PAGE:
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The skipper’s meeting was at four.  The race committee brought in a scientist from the University of Victoria to discuss tidal currents.  I recorded it on my phone; it was so interesting I listened to it two more times.  They also brought in a meteorologist to talk about weather patterns.  He went way beyond the weekend forecast, though, and his talk was so informative that I’ve since listened to it again too.  After a safety briefing and the sailing instructions briefing the meeting was over.  I went back to the boat to do some rig-tuning.  There was a party at 8:00 p.m., but I was pretty beat.  I’m sure I was asleep by 9:00.

I was up Saturday by 6:30 and headed out of the harbor by 7:00.  The boat I was rafted to was doing the Cape Flattery Race, which started an hour earlier than mine, and they needed to get out.  The trip to the starting area was an easy 45 minute cruise.  As I waited for my sequence I got to watch the big boats prepare for their start for the long race out to Swiftsure Bank and back.  My start was at 9:40, and I got a good one in clear air.  Here’s a map of the Inshore Classic course:

Swiftsure Inshore

It was pretty clear from the start that there were two groups competing: the hard-core racers with the marine equivalent of Formula One cars, and everyone else.  Backbeat and I were in the “everyone else” group.  In a boat race you tend to race with the people who are right around you, and I did pretty well.  After a mistake at the first rounding I caught up and passed about two-thirds of my competitors by the time I got to Discovery Island, which in the map is the furthest to the right.

That’s when things got tricky.  The wind died and the current changed.  The hard-core folks had already rounded the last mark–the one furthest on the right–and were headed to the finish line.  My group hadn’t, and it was a struggle for everyone to round that last buoy.  On the map, the route between Discovery Island and the mark looks like a straight line.  On the GPS, my track looks like a huge loop to the north.  The flood pushed us way out of the way, and it took hours to round that mark.  Most people just quit and went in.  I rounded it at about 4:30.  To put that in perspective, I was at Discovery Island at about noon.  That’s a lot of time spent drifting around, inching my way back up to the mark.  The black line on this map is roughly how it much it sucked:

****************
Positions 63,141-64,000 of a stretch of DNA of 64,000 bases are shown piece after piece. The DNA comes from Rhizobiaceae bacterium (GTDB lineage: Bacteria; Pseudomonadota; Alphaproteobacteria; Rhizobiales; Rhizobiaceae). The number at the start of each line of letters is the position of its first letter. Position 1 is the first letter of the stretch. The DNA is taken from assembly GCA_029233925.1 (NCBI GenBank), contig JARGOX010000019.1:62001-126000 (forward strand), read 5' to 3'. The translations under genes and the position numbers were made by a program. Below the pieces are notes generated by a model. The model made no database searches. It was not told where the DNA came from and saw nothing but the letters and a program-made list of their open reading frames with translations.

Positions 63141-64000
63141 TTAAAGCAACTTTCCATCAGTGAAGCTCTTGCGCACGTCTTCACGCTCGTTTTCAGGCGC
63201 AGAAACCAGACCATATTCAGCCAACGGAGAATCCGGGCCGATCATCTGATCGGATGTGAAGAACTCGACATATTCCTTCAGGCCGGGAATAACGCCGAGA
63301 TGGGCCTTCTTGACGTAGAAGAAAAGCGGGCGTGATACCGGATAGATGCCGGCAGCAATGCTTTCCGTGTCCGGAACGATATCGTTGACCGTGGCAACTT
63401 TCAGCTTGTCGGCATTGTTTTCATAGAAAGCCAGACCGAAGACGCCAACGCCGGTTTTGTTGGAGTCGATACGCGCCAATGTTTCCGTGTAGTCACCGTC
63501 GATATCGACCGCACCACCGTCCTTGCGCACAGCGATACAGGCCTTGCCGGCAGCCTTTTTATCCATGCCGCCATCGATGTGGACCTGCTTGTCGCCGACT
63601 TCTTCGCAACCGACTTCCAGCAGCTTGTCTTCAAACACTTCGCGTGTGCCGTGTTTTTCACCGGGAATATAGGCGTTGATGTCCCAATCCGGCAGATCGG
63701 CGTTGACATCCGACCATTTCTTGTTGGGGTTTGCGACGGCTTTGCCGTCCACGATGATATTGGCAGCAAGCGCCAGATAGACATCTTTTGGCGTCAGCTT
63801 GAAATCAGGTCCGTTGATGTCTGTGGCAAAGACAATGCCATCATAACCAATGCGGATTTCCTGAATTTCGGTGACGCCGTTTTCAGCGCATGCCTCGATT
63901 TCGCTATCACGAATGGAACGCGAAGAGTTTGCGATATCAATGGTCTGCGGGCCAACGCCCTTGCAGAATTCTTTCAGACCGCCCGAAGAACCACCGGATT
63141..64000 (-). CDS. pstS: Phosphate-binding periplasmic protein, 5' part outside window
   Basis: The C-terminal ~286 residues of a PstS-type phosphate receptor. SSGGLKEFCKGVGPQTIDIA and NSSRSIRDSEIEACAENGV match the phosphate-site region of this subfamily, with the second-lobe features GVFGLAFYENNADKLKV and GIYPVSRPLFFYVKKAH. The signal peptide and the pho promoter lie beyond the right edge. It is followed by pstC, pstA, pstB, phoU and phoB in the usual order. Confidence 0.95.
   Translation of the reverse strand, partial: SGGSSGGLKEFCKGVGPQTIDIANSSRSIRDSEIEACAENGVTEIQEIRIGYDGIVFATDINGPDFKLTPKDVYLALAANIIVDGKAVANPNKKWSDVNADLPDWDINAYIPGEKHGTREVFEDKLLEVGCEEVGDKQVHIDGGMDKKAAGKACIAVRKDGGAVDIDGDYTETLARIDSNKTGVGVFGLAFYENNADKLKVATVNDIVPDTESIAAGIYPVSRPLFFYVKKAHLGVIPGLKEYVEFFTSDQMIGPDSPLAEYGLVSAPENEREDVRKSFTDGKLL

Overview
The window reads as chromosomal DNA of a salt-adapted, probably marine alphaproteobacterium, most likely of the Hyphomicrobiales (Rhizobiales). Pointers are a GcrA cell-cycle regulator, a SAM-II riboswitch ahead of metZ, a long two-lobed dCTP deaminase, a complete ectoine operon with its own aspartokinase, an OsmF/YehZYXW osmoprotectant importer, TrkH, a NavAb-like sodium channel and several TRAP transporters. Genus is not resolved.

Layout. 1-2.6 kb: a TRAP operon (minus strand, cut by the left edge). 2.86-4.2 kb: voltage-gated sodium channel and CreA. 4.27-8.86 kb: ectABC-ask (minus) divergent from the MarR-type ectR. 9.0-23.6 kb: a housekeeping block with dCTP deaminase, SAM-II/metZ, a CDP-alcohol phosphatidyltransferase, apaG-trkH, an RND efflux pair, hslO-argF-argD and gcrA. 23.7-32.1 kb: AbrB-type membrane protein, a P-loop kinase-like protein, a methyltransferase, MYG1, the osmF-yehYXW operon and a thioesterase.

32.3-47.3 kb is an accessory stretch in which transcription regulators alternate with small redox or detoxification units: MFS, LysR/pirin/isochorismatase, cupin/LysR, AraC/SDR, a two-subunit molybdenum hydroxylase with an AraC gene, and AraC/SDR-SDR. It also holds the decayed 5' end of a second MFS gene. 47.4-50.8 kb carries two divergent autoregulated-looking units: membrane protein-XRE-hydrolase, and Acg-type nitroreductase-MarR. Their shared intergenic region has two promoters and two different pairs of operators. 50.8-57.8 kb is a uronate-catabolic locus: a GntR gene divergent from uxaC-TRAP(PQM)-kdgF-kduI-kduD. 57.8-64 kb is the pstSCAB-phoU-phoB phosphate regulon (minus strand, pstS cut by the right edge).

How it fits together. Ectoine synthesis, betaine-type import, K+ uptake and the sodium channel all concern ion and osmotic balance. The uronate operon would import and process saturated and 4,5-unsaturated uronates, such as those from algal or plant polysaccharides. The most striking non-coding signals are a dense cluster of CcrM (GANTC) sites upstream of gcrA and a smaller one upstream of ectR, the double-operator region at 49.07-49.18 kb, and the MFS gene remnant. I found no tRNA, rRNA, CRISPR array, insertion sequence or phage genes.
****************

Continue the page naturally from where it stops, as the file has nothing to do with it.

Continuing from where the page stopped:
Swiftsure Inshore

Well, at least everyone else was in the same pickle, and at least I didn’t bail out.  By the time I got to the end of the black line, the race deadline had passed, so I motored in.  In this race skippers took their times at each mark, though, so I was able to compare how I did with the other boats that didn’t withdraw.  I didn’t place, but I was in the top quarter of the boats in my group, so I was pretty stoked.

Racing is a lot different from other kinds of sailing.  You think you’re a pretty good skipper, then you get beat up pretty badly in the racing fleets.  Every time I go, though, I learn more and get a little better.  It’s not something you can learn in a book.  Time on the water is what counts.  Getting beaten in races, and then comparing what you did with what the winners did is what counts.  It will take a while, but I’ll get there.

The race ended at the Royal Victoria Yacht Club in Cadboro Bay.  I rafted up, put the boat away, rested a bit, and headed up to the clubhouse for the barbecue.  It was fun hobnobbing with the other teams.  I learned I was one of only two singlehanders in the flying sails division.  I was pretty beat, so by 9:30 or so I was back on the boat reading.  I’m sure that lasted only a few minutes before Sunday morning showed up.

Except for seeing the nuclear sub (see the entry about my new outboard), the trip back to Port Townsend was uneventful.  I will say, though, that on a drizzly grey day in the Pacific Northwest, when you can’t see the mountains on the horizon, heading into the Strait of Juan de Fuca feels like heading off to China.  There’s nothing to see except blank horizon.  This is when you hope your compass is accurate, and you thank the government for GPS satellites.

I was back in Port Townsend by 2:30, spent some time with kids and my new granddaughter, and headed back to Spokane Monday morning.  The next race for me is the Summer Vashon, June 22nd.  More later . . .